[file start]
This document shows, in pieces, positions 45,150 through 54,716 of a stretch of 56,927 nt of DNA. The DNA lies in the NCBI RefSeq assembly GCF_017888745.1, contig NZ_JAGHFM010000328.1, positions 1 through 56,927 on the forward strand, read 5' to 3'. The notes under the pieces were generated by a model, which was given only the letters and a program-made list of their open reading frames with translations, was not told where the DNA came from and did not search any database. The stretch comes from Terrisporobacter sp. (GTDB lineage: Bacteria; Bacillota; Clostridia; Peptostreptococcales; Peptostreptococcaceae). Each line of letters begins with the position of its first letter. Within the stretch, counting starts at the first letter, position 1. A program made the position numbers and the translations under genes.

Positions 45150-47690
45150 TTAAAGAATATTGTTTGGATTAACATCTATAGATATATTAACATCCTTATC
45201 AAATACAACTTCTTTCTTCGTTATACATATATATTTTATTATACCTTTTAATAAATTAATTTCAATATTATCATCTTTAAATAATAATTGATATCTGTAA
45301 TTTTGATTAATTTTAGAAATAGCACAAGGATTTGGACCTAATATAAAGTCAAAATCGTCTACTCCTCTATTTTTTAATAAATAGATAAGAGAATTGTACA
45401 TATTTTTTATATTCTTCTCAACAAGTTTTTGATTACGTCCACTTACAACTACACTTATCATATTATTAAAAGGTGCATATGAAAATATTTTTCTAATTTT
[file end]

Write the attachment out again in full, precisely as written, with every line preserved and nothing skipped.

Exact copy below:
This document shows, in pieces, positions 45,150 through 54,716 of a stretch of 56,927 nt of DNA. The DNA lies in the NCBI RefSeq assembly GCF_017888745.1, contig NZ_JAGHFM010000328.1, positions 1 through 56,927 on the forward strand, read 5' to 3'. The notes under the pieces were generated by a model, which was given only the letters and a program-made list of their open reading frames with translations, was not told where the DNA came from and did not search any database. The stretch comes from Terrisporobacter sp. (GTDB lineage: Bacteria; Bacillota; Clostridia; Peptostreptococcales; Peptostreptococcaceae). Each line of letters begins with the position of its first letter. Within the stretch, counting starts at the first letter, position 1. A program made the position numbers and the translations under genes.

Positions 45150-47690
45150 TTAAAGAATATTGTTTGGATTAACATCTATAGATATATTAACATCCTTATC
45201 AAATACAACTTCTTTCTTCGTTATACATATATATTTTATTATACCTTTTAATAAATTAATTTCAATATTATCATCTTTAAATAATAATTGATATCTGTAA
45301 TTTTGATTAATTTTAGAAATAGCACAAGGATTTGGACCTAATATAAAGTCAAAATCGTCTACTCCTCTATTTTTTAATAAATAGATAAGAGAATTGTACA
45401 TATTTTTTATATTCTTCTCAACAAGTTTTTGATTACGTCCACTTACAACTACACTTATCATATTATTAAAAGGTGCATATGAAAATATTTTTCTAATTTT